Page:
The hype around artificial intelligence (AI) has led to exaggerated expectations. For security leaders, the reality is that current AI technology, including machine learning (ML) techniques, can augment security capabilities. In the area of anomaly detection and security analytics, humans working with AI accomplish much more than without it. And while not risk-free, AI within security is more likely to create jobs rather than eliminate them.
However, simpler solutions can be as effective and cost less. And AI solutions for security can still be immature technologies. Given current technology restraints, AI should be an addition to existing security practices rather than a complete solution.
CISOs should ask these five questions before investing in the technology for their security programs:
1. What should CISOs and their teams know about AI?
One major challenge surrounding AI is the hype. Buzzwords like “next-generation” and “holistic approach” make big promises but most likely just mean “our latest release” and “multifunction.” Security and risk (SRM) leaders and teams must be savvy about marketing and the myths that exist in the AI world.
Focus on the actual benefits of the technology rather than rely on vendor claims or assumptions. It is key that security teams understand the basics about AI to assess how the technology might reasonably help security strategy.
2. What is AI’s impact on SRM?
The promise of AI technology is that it will process data and apply analytics much better than human teams. Improved automation and data analytics applied to security analytics and infrastructure protection offer to:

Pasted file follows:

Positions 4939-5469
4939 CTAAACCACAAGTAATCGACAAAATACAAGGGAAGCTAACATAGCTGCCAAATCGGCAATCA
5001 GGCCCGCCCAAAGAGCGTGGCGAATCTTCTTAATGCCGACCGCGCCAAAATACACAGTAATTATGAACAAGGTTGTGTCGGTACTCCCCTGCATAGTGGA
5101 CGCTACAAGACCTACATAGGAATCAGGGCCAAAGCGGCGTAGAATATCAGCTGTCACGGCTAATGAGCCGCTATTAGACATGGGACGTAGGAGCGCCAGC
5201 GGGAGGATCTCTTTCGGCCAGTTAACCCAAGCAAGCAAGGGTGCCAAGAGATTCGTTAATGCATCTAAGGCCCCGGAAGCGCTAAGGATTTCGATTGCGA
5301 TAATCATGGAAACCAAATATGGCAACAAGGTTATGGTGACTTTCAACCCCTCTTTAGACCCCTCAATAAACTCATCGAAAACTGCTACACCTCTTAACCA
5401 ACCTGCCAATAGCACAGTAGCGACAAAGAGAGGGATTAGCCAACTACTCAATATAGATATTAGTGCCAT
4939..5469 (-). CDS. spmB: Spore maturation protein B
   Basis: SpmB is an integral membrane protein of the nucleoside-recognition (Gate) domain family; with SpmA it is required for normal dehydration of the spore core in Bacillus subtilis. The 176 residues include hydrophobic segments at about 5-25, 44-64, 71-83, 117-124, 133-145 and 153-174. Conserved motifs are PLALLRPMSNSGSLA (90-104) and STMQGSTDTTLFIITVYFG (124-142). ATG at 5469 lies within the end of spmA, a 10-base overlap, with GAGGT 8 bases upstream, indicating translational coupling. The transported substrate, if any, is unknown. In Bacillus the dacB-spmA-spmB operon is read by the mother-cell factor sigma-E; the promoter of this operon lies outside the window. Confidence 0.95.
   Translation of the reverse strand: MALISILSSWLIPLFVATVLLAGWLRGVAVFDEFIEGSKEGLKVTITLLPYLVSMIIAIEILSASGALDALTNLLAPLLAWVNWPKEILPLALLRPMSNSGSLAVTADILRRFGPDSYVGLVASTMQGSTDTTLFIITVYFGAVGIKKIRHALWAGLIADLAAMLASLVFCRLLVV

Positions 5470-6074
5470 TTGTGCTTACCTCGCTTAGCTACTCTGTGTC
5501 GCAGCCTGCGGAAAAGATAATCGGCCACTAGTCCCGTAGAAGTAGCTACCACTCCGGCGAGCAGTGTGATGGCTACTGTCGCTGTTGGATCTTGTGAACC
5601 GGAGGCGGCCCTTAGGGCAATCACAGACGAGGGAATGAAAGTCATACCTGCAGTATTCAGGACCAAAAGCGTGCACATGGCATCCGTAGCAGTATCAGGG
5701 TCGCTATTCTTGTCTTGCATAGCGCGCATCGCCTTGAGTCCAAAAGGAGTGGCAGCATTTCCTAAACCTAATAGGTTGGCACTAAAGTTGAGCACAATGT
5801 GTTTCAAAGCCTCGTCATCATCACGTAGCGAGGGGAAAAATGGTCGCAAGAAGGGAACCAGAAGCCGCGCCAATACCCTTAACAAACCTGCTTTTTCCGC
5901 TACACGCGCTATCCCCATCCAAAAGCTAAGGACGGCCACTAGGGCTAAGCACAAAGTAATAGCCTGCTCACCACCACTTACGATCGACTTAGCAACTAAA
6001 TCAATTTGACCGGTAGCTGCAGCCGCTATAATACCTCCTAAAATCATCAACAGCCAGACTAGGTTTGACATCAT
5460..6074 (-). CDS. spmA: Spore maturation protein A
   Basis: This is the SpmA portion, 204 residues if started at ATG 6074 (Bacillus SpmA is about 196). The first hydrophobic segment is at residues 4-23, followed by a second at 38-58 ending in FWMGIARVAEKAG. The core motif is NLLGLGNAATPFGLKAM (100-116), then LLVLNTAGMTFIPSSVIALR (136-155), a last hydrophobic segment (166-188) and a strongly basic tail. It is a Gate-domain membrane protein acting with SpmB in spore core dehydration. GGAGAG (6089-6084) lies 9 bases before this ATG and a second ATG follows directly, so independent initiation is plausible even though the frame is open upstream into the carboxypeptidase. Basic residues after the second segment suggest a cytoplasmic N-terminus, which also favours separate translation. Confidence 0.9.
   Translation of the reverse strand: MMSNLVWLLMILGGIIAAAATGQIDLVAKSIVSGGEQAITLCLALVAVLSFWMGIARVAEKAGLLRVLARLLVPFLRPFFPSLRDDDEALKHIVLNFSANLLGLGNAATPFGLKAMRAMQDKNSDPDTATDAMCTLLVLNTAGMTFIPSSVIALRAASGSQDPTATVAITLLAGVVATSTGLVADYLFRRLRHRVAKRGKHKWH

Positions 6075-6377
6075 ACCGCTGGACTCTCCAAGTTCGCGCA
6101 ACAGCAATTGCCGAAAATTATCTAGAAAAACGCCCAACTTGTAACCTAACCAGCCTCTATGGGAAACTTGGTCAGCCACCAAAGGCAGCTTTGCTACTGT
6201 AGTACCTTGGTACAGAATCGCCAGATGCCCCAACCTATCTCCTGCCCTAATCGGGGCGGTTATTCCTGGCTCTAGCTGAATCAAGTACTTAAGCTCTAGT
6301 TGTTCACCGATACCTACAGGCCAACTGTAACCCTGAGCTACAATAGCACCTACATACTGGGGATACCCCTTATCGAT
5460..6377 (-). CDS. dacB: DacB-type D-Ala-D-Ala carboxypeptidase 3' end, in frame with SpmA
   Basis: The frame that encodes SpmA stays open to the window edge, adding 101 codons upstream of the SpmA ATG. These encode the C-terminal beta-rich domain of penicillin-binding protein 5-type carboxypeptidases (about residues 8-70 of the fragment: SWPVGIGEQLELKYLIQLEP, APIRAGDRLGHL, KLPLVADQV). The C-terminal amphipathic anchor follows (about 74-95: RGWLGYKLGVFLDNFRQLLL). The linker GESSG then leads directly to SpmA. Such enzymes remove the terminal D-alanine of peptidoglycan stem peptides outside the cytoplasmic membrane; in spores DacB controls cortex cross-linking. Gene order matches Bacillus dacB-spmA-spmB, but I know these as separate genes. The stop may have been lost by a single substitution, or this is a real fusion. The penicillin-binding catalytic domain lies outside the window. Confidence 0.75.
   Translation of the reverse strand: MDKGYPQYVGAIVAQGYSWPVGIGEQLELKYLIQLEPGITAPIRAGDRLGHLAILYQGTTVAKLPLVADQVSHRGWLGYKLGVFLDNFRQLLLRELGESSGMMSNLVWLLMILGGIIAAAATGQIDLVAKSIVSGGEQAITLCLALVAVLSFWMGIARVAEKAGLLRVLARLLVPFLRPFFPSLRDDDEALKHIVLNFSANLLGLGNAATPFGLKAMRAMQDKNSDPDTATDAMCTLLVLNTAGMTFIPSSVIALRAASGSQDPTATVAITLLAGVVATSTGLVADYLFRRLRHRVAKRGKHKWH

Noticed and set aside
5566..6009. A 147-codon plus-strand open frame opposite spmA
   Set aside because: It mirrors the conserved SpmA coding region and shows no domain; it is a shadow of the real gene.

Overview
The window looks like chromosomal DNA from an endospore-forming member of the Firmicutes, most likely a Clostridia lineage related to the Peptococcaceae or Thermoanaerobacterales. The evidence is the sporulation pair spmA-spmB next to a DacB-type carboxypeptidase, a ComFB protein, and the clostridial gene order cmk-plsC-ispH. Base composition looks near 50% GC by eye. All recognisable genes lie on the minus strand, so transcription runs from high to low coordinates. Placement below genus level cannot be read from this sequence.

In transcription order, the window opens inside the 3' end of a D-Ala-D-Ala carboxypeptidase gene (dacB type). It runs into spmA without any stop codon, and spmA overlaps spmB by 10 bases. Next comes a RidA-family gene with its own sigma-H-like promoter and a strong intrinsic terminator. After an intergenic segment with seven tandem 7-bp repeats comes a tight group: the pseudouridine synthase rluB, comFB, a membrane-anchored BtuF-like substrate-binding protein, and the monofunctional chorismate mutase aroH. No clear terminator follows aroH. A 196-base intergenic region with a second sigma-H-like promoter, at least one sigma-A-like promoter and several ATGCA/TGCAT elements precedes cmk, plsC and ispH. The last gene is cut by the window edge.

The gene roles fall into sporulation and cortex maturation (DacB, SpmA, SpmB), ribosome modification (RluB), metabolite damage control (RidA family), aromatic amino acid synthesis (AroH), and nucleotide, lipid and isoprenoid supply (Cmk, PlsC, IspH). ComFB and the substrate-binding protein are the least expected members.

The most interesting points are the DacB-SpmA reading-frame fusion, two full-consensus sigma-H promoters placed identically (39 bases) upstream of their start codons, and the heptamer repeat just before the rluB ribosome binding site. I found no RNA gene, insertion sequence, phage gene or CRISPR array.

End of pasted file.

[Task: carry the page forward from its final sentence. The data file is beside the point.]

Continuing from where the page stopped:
Find more attacks
Reduce false alerts
Perform faster detect-and-respond functions
The CISO should take the lead in establishing what the organization requires and how AI can assist in that. CISOs should also set reasonable expectations for what AI can realistically provide and select projects based on areas where AI can have the greatest impact.
3. What is the state of AI in security?
Recognize that the technology is not mature and continue to treat AI offerings as experimental, complementary controls. “AI as a feature” is applied on existing platforms across a variety of key initiatives, including:
- Threat and anomaly detection
- Identity analytics and fraud detection
- Compliance and privacy risk management
- Bot mitigation
- Data discovery and categorization
- Asset discovery
- Policy automation
- Security orchestration
4. What should CISOs ask vendors about AI security?
Although AI has a coolness factor, other existing solutions can achieve similar results. Understand the risks of a new solution and how the AI offering will outperform what the team is already using. Some questions for vendors include:
- How can we view/control data used by the solution?
- Does the solution send data outside of our organization (call home)?
- What are the relevant security and performance metrics to measure the results from AI?
- Are there peer reviews of the solution?
- How much staff and time are required to maintain the solution?
- How does your solution integrate into our enterprise workflow?
- Does your solution integrate with third-party security solutions?
Depending on the answers, leaders may decide the costs and risks outweigh the benefits and decide to skip the extra expense.
5. How does AI impact your workforce strategy?
AI might require additional roles or skill sets. Competition for these new skills is fierce, and finding “data security scientists” or “threat hunters” can be challenging. Because skills are constantly evolving, it can be more productive to focus on hiring people with trainable traits like digital dexterity, innovation and business acumen. Consider how to approach talent and skills gaps before purchase.
CISOs armed with the answers to these questions will be better prepared to decide whether and how to invest in AI.